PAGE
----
Thank you for subscribing to our newsletter!
In the near future, you’ll start receiving our “Thrive with ADD” email newsletter, and announcements of resources for ADD Adults.
They will come from THRIVE WITH ADD or email@example.com. If your email server blocks unknown group emails, please configure your mailbox to allow receipt of group emails from these addresses.
And if you wish to unsubscribe at any time, subscription management is available at the bottom of any email from us.
“CLEAR CLUTTER NOW in 6 SIMPLE STEPS” Strategy Guide
- If you’ve already signed up for it, check your email. Our free ADD-friendly guide for clearing clutter will arrive by email, one step at a time, every other day for six days. You can download the entire guide at once through the link given at the top of each email.
- If you would like to receive it: You can get this free guide right away. Just go to Thrive with ADD’s homepage at www.thrivewithadd.com and type your name and email address in the pink box. Then look in your email.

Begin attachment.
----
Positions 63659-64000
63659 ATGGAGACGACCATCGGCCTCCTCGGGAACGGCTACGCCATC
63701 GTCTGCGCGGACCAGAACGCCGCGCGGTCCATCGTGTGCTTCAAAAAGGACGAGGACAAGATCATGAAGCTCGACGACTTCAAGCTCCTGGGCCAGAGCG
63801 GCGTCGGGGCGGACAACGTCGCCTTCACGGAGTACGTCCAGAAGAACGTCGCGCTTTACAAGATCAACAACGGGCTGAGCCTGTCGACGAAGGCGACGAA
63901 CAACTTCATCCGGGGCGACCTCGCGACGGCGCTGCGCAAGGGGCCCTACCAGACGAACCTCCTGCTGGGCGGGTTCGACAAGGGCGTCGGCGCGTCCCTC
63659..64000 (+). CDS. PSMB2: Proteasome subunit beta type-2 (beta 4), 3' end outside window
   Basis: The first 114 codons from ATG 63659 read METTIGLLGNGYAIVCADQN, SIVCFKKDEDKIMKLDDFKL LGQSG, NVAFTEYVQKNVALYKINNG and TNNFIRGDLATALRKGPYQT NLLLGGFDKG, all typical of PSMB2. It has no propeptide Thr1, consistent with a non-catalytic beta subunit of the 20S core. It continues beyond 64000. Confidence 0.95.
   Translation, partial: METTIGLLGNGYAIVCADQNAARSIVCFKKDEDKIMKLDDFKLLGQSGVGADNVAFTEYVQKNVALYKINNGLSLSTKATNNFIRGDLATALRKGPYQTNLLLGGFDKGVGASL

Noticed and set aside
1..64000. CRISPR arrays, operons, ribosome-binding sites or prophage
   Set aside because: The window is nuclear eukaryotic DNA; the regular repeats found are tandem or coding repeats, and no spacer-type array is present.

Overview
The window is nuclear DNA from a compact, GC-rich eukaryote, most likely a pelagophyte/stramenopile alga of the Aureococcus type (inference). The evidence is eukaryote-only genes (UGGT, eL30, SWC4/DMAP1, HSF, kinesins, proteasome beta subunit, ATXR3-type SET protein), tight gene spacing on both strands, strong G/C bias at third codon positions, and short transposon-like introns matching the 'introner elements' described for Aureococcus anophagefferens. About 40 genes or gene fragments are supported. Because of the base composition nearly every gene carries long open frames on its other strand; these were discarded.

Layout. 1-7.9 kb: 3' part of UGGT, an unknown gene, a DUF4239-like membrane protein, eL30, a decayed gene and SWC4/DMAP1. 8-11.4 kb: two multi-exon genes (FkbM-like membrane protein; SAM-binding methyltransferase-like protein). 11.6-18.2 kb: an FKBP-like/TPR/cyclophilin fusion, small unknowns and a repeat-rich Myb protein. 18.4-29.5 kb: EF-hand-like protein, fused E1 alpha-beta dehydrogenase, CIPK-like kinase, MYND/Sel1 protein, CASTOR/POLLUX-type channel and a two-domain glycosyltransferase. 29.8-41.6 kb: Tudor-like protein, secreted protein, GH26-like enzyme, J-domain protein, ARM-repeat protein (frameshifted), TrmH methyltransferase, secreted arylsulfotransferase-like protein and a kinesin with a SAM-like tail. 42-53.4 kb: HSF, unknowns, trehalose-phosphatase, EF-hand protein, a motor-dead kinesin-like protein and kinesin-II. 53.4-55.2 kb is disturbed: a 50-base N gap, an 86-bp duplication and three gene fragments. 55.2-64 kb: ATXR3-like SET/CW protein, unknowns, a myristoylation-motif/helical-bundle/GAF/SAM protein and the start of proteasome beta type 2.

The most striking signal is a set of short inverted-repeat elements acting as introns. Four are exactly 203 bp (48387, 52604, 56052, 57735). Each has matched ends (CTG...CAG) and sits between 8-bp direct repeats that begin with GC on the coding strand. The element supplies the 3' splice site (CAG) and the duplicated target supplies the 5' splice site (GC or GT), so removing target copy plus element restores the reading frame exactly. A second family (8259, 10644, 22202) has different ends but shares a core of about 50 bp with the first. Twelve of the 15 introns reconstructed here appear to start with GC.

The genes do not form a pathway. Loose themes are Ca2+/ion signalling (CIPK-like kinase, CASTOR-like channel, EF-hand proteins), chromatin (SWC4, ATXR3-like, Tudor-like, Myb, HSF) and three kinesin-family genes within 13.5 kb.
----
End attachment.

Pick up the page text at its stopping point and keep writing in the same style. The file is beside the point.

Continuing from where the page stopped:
We look forward to providing you with strategies and effective solutions to help with the challenges of Adult ADD. Your feedback is welcome!
Thrive with ADD Coach and Founder
In the Blog
The dubious benefits of fidget spinners for ADHD One of my readers, Drew, emailed me today: “What do you think about fidget spinners? Can they really help with ADHD?” I admit I drew a blank, because I hadn’t heard of fidget spinners.As an excuse, for months now, I’ve been knee deep in creating my Productivity Read post.
Forget about your memory! Have you been embarrassed at not remembering what you’re told at work? Have you had to admit that you “mis-remembered” an appointment? Your problem isn’t your memory. It’s the belief that you should be relying on memory in the first place. Many with ADD / ADHD don’t take notes in Read post.
Sometimes changing course quickly is the best decision We’ve always heard that we should stick to what we start, follow through, and strive to meet our goals. With ADD / ADHD traits, we may have heard that advice more often than most. Because, honestly, “staying the course” is usually not what we tend to do. Read post.